Dark fishing spider

Dark Fishing (Dolomedes tenebrosus)

The spider species Dolomedes tenebrosus, ordinarily known as Dark Fishing Spider, has a place with the class Dolomedes in the family Pisauridae. Spiders of the family Pisauridae are many times called nursery-web bugs. They experience their general surroundings through touch; each wave on the outer layer of the water or even a little imbalance in the surroundings lets the bug know all it has to be familiar with its current circumstance.

Dark Fishing Spider Facts

SizeFemales are 0.59 to 1.0 inches and males are 0.27 to 0.51 inches
ColorMottled Black and brown color
Diettadpoles, small fish, and aquatic insects
Lifespan2 Years
DistributionFound in southern Canada, south of Florida and west of Texas and Dakota

Physical Appearance and Identification Characteristics

1. Dark fishing bug size

Females are 0.59 – 1.0 in (1.4 – 2.4 cm) and males are 0.27 – 0.51 in (0.68 – 1.2 cm)

2. Color

Dark fishing spider is mottled dark and brown, with few white markings. The abdomen has dull W-molded designs on the upper surface. The legs are often banded with brown and dark colors

3. Web

Unlike various spiders, dark fishing spider don’t weave webs around to catch prey.

4. Eggs

In June, the female dark fishing spiders delivers a huge egg sac into which she starts laying eggs. She hefts the egg sac around with her mouth as she wanders about. The egg sac contains up to about 1,400 eggs. A couple of days before birth, the female joins the egg sac or case to a surface and constructs a nursery web around it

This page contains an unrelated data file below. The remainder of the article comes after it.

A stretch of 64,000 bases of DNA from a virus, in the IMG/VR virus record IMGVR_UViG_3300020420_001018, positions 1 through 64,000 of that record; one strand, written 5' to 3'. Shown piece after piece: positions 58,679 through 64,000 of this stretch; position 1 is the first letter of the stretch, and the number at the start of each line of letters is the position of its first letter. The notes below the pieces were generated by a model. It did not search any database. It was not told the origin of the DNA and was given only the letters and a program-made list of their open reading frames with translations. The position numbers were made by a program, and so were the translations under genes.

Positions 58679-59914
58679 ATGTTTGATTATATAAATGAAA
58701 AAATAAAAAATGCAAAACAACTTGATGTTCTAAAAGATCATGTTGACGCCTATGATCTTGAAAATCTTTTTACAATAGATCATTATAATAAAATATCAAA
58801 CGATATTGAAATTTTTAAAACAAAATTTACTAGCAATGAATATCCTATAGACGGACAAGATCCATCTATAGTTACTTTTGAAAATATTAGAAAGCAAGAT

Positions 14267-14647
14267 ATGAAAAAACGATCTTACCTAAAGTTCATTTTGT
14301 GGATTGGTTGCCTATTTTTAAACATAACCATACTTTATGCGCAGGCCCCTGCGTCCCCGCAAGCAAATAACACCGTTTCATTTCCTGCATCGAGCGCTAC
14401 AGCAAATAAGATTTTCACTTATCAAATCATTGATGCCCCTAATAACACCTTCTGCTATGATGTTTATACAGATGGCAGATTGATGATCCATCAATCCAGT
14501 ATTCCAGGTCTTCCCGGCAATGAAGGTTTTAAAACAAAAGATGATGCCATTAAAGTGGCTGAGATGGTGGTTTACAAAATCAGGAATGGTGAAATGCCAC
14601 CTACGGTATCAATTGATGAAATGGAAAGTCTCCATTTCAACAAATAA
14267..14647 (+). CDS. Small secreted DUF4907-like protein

Most dark fishing spiders live two years.


Normal living spaces for dark fishing spiders(dolomedes tenebrosus) are marsh, lake, and lake edges, where it very well might be found on tree trunks, rocks, and logs.

Preys and Predators

Dark fishing spider list of prey incorporates tadpoles, small fish, and aquatic insects. The predators of fishing spiders are birds and snakes.


Dark fishing spider species happens to come from southern Canada, south to Florida, and west to Texas and the Dakotas.

Are Dark Fishing Spiders Poisonous?

As dark fishing spiders are shy in nature, they don’t bite easily unless necessary. The bite is quite the same as a wasp or honey bee sting.

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